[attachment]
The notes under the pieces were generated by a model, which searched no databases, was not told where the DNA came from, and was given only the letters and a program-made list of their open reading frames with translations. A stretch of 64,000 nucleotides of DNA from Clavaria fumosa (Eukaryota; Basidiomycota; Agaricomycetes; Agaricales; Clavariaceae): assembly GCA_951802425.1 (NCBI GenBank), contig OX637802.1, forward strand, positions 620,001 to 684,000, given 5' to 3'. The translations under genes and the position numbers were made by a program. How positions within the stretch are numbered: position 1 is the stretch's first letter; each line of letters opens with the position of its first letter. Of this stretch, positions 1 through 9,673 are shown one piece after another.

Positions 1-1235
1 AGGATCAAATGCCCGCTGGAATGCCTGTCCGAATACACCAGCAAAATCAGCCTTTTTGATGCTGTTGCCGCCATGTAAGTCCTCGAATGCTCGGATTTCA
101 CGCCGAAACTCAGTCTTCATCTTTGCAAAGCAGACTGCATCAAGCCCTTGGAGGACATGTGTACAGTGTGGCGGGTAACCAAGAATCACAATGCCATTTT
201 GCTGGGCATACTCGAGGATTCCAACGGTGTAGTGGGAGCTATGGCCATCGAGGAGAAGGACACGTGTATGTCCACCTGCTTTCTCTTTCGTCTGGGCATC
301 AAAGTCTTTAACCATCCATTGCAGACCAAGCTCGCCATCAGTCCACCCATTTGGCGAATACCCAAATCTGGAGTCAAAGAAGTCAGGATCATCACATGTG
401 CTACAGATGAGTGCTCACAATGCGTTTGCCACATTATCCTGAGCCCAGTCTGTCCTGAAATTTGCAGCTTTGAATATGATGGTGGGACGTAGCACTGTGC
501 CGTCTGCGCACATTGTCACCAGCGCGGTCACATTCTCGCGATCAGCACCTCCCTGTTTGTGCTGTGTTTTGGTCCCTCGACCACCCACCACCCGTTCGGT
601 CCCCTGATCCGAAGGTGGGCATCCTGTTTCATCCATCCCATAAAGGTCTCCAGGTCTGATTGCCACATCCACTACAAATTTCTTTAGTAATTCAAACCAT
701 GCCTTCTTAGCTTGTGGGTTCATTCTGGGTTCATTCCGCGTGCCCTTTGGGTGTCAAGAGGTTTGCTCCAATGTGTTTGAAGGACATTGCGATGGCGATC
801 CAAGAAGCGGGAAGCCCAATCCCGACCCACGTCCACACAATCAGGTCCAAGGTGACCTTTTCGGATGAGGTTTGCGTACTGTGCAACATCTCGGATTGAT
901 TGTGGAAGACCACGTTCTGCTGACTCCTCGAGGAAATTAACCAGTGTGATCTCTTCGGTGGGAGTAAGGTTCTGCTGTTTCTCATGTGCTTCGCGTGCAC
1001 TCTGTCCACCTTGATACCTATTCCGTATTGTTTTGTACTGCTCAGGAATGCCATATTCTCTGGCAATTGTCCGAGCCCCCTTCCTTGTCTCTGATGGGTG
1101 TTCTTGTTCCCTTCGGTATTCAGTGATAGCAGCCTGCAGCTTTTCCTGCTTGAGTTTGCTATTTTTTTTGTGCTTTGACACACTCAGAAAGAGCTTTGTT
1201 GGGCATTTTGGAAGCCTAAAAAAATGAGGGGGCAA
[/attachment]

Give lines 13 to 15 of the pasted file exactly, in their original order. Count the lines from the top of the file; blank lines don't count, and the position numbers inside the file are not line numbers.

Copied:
1001 TCTGTCCACCTTGATACCTATTCCGTATTGTTTTGTACTGCTCAGGAATGCCATATTCTCTGGCAATTGTCCGAGCCCCCTTCCTTGTCTCTGATGGGTG
1101 TTCTTGTTCCCTTCGGTATTCAGTGATAGCAGCCTGCAGCTTTTCCTGCTTGAGTTTGCTATTTTTTTTGTGCTTTGACACACTCAGAAAGAGCTTTGTT
1201 GGGCATTTTGGAAGCCTAAAAAAATGAGGGGGCAA